Stopping the Usual Suspects Top Threats to Your Building's Exterior

Years ago, when I babysat for a young boy, I watched him create a multi-story building out of empty cardboard boxes. The lad then ran around his proud creation, flexing his muscles and crowing, “My house is indy-structible!” (He then proceeded to crash bodily through the cardboard doors, kick the walls in and lob toys at the roof. It took him a while to destroy his structure, but he enjoyed every second of it.)

Wouldn’t it be great if your condo building or townhouse was “indestructible,” too, and could withstand the relentless forces of nature and time without needing constant maintenance and costly repairs? New Jersey’s residential buildings are tougher than my babysitting charge’s cardboard castle, but they’re not indestructible. There are several factors that can cause significant wear and tear on all buildings.

Defending Your Castle

Urban buildings may appear to be solid as rocks, but it’s very important to remember that they’re not static. Once construction is completed, buildings don’t necessarily stay put.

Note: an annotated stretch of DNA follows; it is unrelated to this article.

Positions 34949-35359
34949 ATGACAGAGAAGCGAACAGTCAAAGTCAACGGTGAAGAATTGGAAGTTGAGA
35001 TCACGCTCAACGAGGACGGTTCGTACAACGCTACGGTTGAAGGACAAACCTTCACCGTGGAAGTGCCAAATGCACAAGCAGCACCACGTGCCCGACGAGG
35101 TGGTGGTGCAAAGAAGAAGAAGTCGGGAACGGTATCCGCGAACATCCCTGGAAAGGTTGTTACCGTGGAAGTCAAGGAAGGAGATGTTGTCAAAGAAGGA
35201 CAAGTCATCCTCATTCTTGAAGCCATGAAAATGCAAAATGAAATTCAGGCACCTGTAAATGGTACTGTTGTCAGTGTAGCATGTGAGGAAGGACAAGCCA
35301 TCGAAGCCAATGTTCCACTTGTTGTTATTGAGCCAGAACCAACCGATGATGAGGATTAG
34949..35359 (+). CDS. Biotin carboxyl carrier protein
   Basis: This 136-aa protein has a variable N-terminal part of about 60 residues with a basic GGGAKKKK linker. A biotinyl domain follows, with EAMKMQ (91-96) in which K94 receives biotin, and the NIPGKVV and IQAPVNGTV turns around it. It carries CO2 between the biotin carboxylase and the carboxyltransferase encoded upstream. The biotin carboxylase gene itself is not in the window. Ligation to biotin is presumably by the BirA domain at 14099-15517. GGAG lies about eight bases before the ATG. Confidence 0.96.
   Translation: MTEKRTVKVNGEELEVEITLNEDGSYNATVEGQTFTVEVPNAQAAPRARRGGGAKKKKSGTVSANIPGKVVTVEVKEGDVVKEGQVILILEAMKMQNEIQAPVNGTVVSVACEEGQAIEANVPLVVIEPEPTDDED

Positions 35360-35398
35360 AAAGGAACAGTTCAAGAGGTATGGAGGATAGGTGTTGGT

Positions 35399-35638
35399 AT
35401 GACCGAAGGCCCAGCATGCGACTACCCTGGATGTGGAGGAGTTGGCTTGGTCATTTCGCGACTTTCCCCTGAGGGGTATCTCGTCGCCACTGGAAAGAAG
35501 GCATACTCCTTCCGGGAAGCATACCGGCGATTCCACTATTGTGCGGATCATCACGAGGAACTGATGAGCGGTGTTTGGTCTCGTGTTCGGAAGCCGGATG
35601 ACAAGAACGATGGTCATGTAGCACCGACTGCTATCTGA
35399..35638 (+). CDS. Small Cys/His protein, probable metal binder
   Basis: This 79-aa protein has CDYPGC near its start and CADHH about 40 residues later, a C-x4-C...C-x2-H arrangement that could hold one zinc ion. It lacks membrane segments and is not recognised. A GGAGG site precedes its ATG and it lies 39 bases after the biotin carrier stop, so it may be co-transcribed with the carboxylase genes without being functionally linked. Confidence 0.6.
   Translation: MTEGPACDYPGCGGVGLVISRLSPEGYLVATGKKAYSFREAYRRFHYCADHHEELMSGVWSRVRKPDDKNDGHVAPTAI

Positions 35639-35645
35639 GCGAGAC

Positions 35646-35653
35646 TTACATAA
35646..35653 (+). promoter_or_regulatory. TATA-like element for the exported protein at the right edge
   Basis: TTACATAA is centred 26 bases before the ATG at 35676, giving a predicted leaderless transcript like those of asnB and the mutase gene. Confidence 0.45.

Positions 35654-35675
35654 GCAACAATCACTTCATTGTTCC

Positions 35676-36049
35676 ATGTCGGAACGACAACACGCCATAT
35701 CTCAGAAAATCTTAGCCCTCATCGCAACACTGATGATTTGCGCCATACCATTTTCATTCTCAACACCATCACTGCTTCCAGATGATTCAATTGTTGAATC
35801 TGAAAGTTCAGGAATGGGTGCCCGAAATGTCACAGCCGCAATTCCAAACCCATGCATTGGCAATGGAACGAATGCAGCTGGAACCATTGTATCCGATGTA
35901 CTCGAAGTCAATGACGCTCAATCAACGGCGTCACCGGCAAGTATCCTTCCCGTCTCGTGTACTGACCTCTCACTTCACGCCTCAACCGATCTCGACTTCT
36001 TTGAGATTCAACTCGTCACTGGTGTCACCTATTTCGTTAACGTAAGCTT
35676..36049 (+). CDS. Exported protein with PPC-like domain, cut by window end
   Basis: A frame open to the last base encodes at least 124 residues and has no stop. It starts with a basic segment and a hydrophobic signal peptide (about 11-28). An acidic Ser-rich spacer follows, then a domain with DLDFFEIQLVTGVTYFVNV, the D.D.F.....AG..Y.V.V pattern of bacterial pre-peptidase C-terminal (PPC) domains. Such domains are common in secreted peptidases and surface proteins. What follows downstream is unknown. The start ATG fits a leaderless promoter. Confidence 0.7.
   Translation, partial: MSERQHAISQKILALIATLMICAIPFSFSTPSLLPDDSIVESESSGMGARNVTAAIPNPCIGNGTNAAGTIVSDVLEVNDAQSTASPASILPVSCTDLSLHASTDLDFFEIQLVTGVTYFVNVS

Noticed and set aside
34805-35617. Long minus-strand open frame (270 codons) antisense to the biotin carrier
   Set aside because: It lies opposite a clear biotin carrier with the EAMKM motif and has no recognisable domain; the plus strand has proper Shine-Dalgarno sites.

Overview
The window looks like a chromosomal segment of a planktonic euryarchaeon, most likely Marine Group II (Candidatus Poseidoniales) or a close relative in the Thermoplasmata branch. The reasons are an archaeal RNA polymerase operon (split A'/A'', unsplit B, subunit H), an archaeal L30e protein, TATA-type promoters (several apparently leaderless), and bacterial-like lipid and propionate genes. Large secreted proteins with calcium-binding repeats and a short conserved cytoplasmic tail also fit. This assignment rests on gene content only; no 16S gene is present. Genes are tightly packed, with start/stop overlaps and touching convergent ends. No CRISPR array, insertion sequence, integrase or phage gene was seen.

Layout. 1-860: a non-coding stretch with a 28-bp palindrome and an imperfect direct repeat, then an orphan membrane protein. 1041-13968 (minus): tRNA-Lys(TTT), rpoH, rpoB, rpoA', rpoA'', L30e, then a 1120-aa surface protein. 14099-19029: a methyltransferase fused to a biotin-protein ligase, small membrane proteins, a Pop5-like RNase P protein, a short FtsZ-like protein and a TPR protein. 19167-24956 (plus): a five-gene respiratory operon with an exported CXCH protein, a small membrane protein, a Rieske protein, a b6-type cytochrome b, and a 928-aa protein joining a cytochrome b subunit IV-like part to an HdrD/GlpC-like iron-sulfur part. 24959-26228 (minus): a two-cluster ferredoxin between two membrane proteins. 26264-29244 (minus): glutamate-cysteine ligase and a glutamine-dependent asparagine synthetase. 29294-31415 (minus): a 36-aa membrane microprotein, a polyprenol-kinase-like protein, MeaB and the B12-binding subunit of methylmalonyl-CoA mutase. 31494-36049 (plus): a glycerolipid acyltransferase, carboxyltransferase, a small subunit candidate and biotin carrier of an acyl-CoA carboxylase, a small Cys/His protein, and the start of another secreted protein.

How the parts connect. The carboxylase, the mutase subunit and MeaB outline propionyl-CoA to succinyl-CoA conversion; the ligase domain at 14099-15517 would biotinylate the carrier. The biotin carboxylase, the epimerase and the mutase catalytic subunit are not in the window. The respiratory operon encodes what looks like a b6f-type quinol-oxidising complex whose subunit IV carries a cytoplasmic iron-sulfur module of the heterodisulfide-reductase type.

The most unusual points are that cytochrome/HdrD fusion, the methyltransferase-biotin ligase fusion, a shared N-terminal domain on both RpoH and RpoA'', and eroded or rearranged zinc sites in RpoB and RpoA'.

There really isn’t anything that can be done to protect a building from the natural shifts in the earth, or its underlying long-term effects on the structure. There are, however, other enemies that can cause damage to your building’s shield. Part of any HOA’s maintenance plan should include protecting its buildings against these enemies, repairing any damage and maintaining the building exterior on a regular basis.

Neglect can lead to worsening conditions and ultimately cause a hefty dent in a building or association’s bottom line. By staying on top of building maintenance, you are actually slowing down deterioration—and hopefully saving money. It’s important to understand that what kind of damage can occur often depends on what the building is made of. “Stone, brick, metal and wood all have drastically different life spans and tolerances,” says Frederick C. Baumert, principal of Keast & Hood Co. Structural Engineers in Philadelphia, a company that has worked on Philadelphia’s historic city hall.

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